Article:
Ellar Coltrane was just 6 years old when he began filming Boyhood. And now, just a month before his 20th birthday, audiences are watching Coltrane grow up before their eyes in director Richard Linklater's film, which has been 12 years in the making.
"It was a very transformative thing," Coltrane tells PEOPLE of getting to grow up alongside his character, Mason. "You can look in the mirror, but you can't really see yourself changing – or how you don't change – over the years. It is very bizarre to see it all organized [on screen]."
Boyhood follows Mason, his mother (Patricia Arquette), father (Ethan Hawke) and sister (Linklater's daughter Lorelei) as the child ages from a young boy into a sensitive, artistic high school graduate.
One of the Year's BestCritical reaction (see below) has been excellent and contributed to an impressive opening weekend box-office. In the specialty film market, Boyhood, which opened Friday, set a second-best record for the year, trailing only The Grand Budapest Hotel.
As for reviews, "an exceptional, unconventional film," said the Los Angeles Times, while The New York Times found it "tender" and "profound."
Time, praising the work as "a thrilling epic of ordinary life," noted, "Coltrane has the gift of visible introspection" – remarkable for his tender age.
"It just became very much of a collaboration," Coltrane says of growing close with his costars and director as they filmed in small spurts over the years. "When you're young, you're kind of just along for the ride, I guess. But over time, we became more of partners creating something."
Coltrane doesn't remember much about his initial audition so many years ago, but he does recall it taking a long time.
"[Richard] didn't have a script written, so there were no scenes to read," he says. "It was just having conversations and getting to know each other."
Because there was no long-term plan for the storyline, Coltrane says Linklater would occasionally pull from the actor's real life for inspiration.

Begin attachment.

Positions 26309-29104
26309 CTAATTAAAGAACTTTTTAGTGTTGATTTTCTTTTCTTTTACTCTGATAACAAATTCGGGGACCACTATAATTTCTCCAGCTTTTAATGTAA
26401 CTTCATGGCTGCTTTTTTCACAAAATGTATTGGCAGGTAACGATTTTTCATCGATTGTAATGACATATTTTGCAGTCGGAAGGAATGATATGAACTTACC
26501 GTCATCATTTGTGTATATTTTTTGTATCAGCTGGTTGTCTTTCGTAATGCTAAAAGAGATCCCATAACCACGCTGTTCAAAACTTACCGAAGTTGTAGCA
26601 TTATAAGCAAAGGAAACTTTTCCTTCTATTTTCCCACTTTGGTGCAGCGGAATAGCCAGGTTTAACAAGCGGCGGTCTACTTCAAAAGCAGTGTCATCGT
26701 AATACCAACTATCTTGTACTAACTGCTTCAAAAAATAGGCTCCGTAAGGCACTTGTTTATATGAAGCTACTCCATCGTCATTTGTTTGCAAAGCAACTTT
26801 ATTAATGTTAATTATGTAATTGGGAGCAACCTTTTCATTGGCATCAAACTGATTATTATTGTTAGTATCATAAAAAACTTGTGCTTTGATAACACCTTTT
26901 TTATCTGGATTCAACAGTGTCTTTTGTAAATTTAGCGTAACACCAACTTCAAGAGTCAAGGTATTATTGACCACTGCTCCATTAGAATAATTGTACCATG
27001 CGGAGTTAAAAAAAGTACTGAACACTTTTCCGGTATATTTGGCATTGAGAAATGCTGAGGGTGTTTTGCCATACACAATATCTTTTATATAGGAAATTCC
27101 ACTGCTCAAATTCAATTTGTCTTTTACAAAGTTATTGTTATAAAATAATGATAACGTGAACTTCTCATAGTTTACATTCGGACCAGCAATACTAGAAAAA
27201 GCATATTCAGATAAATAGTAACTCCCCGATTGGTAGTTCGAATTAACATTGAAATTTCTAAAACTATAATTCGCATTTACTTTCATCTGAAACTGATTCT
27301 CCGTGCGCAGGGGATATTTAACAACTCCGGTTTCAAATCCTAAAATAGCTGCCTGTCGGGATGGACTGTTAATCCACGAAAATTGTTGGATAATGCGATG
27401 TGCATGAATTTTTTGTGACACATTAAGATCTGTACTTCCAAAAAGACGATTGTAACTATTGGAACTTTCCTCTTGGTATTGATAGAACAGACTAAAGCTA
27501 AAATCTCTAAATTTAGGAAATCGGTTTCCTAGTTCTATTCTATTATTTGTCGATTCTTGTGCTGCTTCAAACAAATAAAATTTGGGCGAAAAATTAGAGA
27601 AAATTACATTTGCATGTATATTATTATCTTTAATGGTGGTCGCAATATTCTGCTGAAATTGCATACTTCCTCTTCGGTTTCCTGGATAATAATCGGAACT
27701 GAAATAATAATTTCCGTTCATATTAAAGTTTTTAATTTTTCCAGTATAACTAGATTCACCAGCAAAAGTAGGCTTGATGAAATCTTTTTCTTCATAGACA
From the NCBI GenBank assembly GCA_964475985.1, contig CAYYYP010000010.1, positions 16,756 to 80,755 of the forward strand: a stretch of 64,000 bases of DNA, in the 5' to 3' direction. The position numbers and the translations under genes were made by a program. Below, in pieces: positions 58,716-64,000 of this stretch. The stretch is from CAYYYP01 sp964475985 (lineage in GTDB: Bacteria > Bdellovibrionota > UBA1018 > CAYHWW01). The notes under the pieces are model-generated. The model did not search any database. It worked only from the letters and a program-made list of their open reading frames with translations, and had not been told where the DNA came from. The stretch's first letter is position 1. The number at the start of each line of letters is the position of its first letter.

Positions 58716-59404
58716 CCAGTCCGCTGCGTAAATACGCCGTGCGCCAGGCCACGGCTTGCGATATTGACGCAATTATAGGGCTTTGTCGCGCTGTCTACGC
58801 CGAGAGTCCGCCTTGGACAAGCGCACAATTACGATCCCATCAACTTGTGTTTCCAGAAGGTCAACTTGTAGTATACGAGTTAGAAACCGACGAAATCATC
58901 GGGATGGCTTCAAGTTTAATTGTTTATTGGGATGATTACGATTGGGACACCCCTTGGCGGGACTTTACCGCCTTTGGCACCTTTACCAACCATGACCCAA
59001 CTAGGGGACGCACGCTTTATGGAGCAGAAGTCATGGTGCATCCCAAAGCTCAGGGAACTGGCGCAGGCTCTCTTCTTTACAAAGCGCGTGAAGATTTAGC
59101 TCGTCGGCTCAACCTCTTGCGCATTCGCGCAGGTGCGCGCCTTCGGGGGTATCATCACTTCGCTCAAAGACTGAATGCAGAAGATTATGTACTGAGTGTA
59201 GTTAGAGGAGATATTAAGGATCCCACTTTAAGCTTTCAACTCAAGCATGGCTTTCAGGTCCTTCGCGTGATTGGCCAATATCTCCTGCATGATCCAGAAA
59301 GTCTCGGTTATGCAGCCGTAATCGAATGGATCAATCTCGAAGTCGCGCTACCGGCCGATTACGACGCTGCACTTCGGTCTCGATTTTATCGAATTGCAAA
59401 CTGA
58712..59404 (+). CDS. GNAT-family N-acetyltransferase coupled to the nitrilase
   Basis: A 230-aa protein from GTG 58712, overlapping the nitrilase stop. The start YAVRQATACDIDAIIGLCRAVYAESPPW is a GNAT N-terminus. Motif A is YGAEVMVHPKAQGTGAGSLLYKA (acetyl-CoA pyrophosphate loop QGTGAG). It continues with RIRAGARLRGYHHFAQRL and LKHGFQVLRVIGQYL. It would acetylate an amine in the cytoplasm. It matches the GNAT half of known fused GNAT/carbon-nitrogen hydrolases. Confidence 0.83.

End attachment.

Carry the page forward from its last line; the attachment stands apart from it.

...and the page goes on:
"He would keep in touch with me. He would call me on the phone or take me out to lunch pretty often," says Coltrane, who has had small roles in a handful of independent films, including Linklater's Fast Food Nation. "There was a lot of me that is reflected in the character, but he also has his own life."
Other InterestsColtrane went to a theater camp or two when he was younger but says the idea of doing live theater "scares" him. He admits he went through periods of time where acting was not a priority. Like his character, he also has a passion for photography.
But with his first starring role under his belt, Coltrane is grateful for the experience and looks forward to continuing to pursue acting close to home in Austin, Texas, where some of the movie was filmed.
"I don't really see myself leaving home anytime soon, really," says Coltrane, who was home-schooled. "I want to go to [college], so I guess that is next. I'm interested in all kinds of art. But I've got to figure out what to do after that."
One thing he's sure about: He'd be in for a sequel. Manhood – in theaters in 2026?
"If [Richard] was going to make it," says Coltrane, "I would be up for it."
Additional reporting by STEPHEN M. SILVERMAN